Tag Archives: love

A Spirit of Fear

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2 Timothy 1
I thank God, whom I serve with a pure conscience, as my forefathers did,as without ceasing I remember you in my prayers night and day, greatly desiring to see you, being mindful of your tears, that I may be filled with joy, when I call to remembrance the genuine faith that is in you, which dwelt first in your grandmother Lois and your mother Eunice, and I am persuaded is in you also. Therefore I remind you to stir up the gift of God which is in you through the laying on of my hands. For God has not given us a spirit of fear, but of power and of love and of a sound mind.

Not Ashamed of the Gospel

Therefore do not be ashamed of the testimony of our Lord, nor of me His prisoner, but share with me in the sufferings for the gospel according to the power of God, who has saved us and called us with a holy calling, not according to our works, but according to His own purpose and grace which was given to us in Christ Jesus before time began, 10 but has now been revealed by the appearing of our Savior Jesus Christ, who has abolished death and brought life and immortality to light through the gospel, 11 to which I was appointed a preacher, an apostle, and a teacher of the Gentiles.[b] 12 For this reason I also suffer these things; nevertheless I am not ashamed, for I know whom I have believed and am persuaded that He is able to keep what I have committed to Him until that Day.

You Don’t Have to Like Everyone, But You Should Try

You Don’t Have to Like Everyone, But You Should Try

I was processing the idea that you have to love everyone, but you don’t have to like them. This is true. Jesus said in Matthew 22:37-39 that the second greatest COMMANDMENT was that you love your neighbor as yourself. You are required to choose the highest good for all people at all times, but He never said anything about liking people. This is true. Though, I think it’s an immature excuse for being apathetically hateful or at least for being lazy in our general relationships.

The reality of life is that it is hard to like some people. I will say that we do not have to be in relationship with everyone. If that were so they would not be relationships. Relationships by their very nature are conditional. What does this mean practically? Well, you are not required to be close friends with everyone. You are actually allowed to choose your friends and spouse. Some people are bad choices because of the way they are currently living. Some people will never naturally come into our lives, and we shouldn’t be expected to meet everyone on the edges of our circle of influence.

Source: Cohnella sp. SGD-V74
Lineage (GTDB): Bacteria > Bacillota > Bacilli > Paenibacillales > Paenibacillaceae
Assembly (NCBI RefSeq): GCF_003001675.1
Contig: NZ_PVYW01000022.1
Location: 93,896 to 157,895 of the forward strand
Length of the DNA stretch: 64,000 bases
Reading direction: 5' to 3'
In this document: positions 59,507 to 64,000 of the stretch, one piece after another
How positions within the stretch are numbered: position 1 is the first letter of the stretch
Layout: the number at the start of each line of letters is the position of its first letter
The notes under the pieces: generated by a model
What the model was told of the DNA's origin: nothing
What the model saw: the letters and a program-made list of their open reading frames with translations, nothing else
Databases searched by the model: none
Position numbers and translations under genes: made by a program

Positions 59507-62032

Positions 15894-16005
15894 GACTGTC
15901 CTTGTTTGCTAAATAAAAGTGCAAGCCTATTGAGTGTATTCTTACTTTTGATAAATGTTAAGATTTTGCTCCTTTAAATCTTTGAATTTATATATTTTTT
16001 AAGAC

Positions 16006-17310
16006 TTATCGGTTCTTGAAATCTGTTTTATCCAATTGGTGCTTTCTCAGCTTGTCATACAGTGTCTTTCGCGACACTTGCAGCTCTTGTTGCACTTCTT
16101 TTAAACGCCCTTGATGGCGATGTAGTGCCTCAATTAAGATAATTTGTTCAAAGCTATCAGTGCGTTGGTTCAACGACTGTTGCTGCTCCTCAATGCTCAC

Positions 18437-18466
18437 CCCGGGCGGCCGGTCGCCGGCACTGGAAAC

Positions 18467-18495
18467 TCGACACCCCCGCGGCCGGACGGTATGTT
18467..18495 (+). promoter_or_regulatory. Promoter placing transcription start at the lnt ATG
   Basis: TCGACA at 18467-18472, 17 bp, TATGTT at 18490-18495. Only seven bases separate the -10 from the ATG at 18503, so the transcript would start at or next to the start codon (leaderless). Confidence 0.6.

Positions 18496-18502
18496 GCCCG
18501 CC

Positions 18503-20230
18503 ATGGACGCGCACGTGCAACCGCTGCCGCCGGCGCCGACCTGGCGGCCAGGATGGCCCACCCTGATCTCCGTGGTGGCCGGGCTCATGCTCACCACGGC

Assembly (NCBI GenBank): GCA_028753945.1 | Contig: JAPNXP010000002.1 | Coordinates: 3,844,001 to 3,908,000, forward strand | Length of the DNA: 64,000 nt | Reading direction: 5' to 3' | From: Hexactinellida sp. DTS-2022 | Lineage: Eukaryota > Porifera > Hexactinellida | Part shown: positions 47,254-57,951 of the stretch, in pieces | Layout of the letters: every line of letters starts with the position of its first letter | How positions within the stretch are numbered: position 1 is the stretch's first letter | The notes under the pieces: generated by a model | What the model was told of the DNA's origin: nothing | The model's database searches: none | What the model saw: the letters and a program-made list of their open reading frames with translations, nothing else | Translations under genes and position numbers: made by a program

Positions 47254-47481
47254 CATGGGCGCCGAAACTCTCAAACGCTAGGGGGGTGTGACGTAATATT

BUT if you are regularly connected with someone you don’t like in your circles of influence, I think that part of loving that person is to relate with them under the same principles of relationships that we apply to our friends, love interest or partner. It is unloving to look at that person and declare to ourselves that we have to love them but not like them. Think about the person in your life? When you say that you don’t have to like them, is that any different from hate? When you hate someone you avoid them. You get annoyed when you see them. You laugh at them not when they tell jokes but when they once again make that noise or say that word again, and your eyes roll. This is what our declared dislike looks like too.

So the end of it all is this:

If you are in relationship with someone, you need to try to like them.

It doesn’t matter what the relationship is. I have a person in mind that God has been convicting me over. I work with her in a side job I have. I plan to keep you updated on her and my interactions with her. Hold me accountable, and take the challenge that I will be taking. I am committing right now to make efforts to like her.

How do we do this?

1. Decide that you want to like them.

This may be the hardest step. It requires pushing past your emotions. It certainly will require humbling yourself and maybe being looked down upon as you step into a niceness toward them in front of your peers who also dislike the person.

2. Stop all negative behaviors toward them.

Decide now to quit rolling your eyes when they talk or making a sound of disgust when they come near. Quit being short with them in conversation especially if they took the effort to initiate a conversation. Don’t participate in gossip or complaining about them. Don’t laugh at other’s negative comments about them.

3. Commit to love them.

This is required of all humans by God and by reality, but when you actually decide to love someone you will do a better job at it. Your conscience will show you whether you have been loving them or not.

4. Ask God to help you do something nice for them.

Here is the thing in my life that has actually worked in changing my bad relationships into good ones. Several years ago I did not like a guy that I was around Monday through Friday. We seemed to fight about everything. He would so often make an absolute statement that I found completely wrong (even morally at times). I did not liking being near him, but I realized that I was in the wrong in this. I asked God to help me like him, and God told me to give him a dollar. I was very poor. :) I took one of my very few dollars, walked to his mail box and placed it inside. He never knew it was me. I don’t even know if he got it. What I do know is that my heart toward him changed. I began to see why he was valuable, and we became friends.